Thai-Style Elephant Football – A Truly Great Experience

This article is a submission for the Soccerlens ‘Share Your Football Experiences’ Contest; to participate, please read the details here.

This is a story of somewhat different proportions. The background is different, and so is the sport — but it is still all about football. This is a story of a long and exciting road to a game of good old-fashioned football.

Years back I visited South East Asia with my parents and two brothers in our summer holiday. We were on the move with stuffed up backpacks and our walking shoes. After a couple of weeks in and out of cities and wandering the outback, we headed north. The destination was Chiang Mai in northern Thailand, where we had a 7-day treck lined up. We arrived, and the treck started. Our guide was a very kind native man, whose name I have long forgotten. By walking, elephant riding and river rafting (on genuinely selfmade rafts that we built from logs of wood already prepared for us just to tie together) we strode north towards The Golden Triangle, a place infamous for its reputation as a drug central for Thailand, Laos and Myanmar. Allegedly (and probably correct at the time at least), drug dealers shipped their drugs from there and down the Mekong River to be sold in the rest of the world.

On the fourth day we had walked for 4 hours or so and started to feel the strain in our legs, when we arrived at a small village for a good solid meal. After our lunch we knew, it was time to go, so we prepared. We tied our shoes and arranged the backpacks. We had a surprise coming for us, though. Arriving at place of departure we knew, we were in for a treat. Our treck was not to continue by foot. Three elephants were lined up, and so our journey toward an extraordinary game of football continued on the backs of these magnificent animals. They strolled through the rain forrest carrying us and our backpacks as if we were not there. It was marvelous and peaceful at the same time. The elephants were to carry us to a larger village, where we would spend the night on the wooden floor of an elevated house. It was elevated to keep snakes and other interesting animals at bay. It was in this village, we would experience a peculiar, but still great, display of football skills.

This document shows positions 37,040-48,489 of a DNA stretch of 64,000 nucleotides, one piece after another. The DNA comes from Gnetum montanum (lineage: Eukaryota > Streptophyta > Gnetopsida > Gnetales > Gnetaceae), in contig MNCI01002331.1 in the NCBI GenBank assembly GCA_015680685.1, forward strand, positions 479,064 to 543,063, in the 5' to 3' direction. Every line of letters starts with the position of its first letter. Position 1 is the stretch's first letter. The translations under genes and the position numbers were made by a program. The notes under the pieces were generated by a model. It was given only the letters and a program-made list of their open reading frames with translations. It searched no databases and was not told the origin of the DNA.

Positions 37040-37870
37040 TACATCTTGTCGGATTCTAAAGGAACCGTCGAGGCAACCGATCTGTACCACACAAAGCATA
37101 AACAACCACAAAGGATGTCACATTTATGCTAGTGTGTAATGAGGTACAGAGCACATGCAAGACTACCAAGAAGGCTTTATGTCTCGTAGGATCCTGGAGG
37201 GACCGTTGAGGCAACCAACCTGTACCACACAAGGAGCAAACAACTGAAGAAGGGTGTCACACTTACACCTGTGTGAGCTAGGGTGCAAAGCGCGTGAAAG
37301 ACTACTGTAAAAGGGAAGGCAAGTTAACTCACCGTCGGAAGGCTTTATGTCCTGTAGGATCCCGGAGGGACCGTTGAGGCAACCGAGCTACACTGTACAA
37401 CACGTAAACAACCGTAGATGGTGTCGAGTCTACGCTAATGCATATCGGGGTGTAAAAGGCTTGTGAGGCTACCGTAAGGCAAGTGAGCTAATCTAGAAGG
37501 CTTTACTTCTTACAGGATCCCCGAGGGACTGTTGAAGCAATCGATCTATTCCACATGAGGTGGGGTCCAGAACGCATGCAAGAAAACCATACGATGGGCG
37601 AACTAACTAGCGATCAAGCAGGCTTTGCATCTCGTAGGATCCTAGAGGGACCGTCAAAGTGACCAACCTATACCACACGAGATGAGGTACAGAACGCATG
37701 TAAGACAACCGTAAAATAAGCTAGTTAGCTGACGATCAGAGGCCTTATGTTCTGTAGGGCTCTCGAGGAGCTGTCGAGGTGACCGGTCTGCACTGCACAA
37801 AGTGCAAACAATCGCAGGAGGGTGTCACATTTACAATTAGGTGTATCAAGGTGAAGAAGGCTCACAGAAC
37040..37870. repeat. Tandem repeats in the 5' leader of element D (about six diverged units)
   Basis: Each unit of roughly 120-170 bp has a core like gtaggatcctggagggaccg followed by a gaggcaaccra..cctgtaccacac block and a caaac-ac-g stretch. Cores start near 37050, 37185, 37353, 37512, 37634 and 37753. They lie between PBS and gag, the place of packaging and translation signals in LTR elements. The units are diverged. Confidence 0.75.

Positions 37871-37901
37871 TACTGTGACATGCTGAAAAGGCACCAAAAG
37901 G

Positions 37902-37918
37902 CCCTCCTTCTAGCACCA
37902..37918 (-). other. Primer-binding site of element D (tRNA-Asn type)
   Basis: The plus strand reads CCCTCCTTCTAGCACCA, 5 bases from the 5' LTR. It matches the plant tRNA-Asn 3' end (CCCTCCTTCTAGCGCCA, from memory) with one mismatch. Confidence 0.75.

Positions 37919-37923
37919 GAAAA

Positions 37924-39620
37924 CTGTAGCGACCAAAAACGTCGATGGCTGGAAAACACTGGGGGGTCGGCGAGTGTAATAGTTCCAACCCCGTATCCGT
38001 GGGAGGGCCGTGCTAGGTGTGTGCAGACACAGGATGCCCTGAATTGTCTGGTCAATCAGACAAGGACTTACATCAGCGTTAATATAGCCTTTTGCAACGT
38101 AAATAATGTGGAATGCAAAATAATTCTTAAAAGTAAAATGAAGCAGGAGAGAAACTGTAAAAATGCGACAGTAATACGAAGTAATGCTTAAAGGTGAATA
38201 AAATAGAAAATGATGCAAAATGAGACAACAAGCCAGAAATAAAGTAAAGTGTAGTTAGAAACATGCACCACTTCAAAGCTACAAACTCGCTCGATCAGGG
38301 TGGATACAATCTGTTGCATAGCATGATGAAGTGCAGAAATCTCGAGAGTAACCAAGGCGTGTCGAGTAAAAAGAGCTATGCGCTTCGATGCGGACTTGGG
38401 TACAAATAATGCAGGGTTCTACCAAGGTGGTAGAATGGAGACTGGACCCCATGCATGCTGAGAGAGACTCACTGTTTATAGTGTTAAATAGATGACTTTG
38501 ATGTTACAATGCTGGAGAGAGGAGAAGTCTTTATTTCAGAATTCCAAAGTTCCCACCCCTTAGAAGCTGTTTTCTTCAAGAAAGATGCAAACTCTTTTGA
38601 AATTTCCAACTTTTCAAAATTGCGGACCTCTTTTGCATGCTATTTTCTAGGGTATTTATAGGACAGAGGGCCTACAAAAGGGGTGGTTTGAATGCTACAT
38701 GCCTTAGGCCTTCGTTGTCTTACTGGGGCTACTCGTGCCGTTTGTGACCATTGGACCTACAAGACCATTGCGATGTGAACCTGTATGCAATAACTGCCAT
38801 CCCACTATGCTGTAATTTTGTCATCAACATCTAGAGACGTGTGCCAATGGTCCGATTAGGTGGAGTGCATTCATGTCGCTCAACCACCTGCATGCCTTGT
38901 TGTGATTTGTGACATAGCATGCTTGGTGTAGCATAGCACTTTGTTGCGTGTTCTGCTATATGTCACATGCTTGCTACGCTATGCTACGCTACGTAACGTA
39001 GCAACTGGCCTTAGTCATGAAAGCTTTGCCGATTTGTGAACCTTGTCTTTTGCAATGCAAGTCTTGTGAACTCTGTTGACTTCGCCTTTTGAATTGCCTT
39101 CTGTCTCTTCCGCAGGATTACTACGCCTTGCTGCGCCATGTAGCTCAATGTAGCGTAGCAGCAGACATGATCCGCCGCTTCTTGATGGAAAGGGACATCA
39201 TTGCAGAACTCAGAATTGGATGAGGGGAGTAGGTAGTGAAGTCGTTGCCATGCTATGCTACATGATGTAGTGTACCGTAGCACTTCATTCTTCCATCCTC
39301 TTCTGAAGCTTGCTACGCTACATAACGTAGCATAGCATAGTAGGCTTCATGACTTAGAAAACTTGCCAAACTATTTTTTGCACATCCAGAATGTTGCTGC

We had supper and enjoyed the tales of a native wise man, whose stories were famous in the region and, most likely, bore no truth. The beasts he had fought, and the times he had crossed swords with  The Grim Reaper would have no end, and so it was up to us to decide how much to believe. No matter how ridiculous his stories sounded, his way of telling them left us in doubt — was he the Indiana Jones of Thailand?

Anyway, the next day we woke up with splinters in our backs from the floor and were ready for breakfast. And breakfast we had. After eating, our guide came up and told us to get our cameras ready, because he had something, he would like us to see, and he knew that we would want to take pictures of it. We followed him through the village, and we could see, he was very excited. We came around a corner, and there was a little boy kicking a leather ball up against a wall. When he saw us, he kicked the ball to me, and I kicked it back. We passed the ball a couple of times to each other, and I wondered, if that was what all the fuss was about. Our guide grined. He waved his hand and said “come on, this way”. The boy was obviously not the attraction. So a good 100 meters further through the village, and we were there. And I was truly amazed, as was the rest of my family. There, in the middle of a big square, were two goals of regular size and a football of massive proportions. Kicking it were 10 elephants, playing a little 5 on 5. Each had a human controlling its movements, but the kicking was all elephant. Obviously it was arranged for tourists, and so we realised that there were quite a few other foreigners there, who also enjoyed the spectacle.

The game went on for 15 minutes, and to my recollection it ended with a 4-3 win for the elephants wearing the red saddles. The highlight of the game was when a blue elephant hammered the ball into the top corner leaving a Bruce Grobbelar-clone of an elephant with no chance. It was mostly just kicking the ball. No stepovers and no falling over by the slightest of touches. There was no running with the ball and crossing from out wide, but there was good fun. Tactics were laid aside for a day, and I doubt that Rafa Benitez or Arsene Wenger would ever adopt the playing style of these two teams. The game was far too open for Benitez and too little based on quick passing for Wenger. But it is my claim that both of them would have enjoyed the match, if they had been there.

Tomas Hemmer-Hansen

This article is a submission for the Soccerlens ‘Share Your Football Experiences’ Contest; to participate, please read the details here.

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  1. Marco Pantanella 8 December, 2007
  2. Tomas 8 December, 2007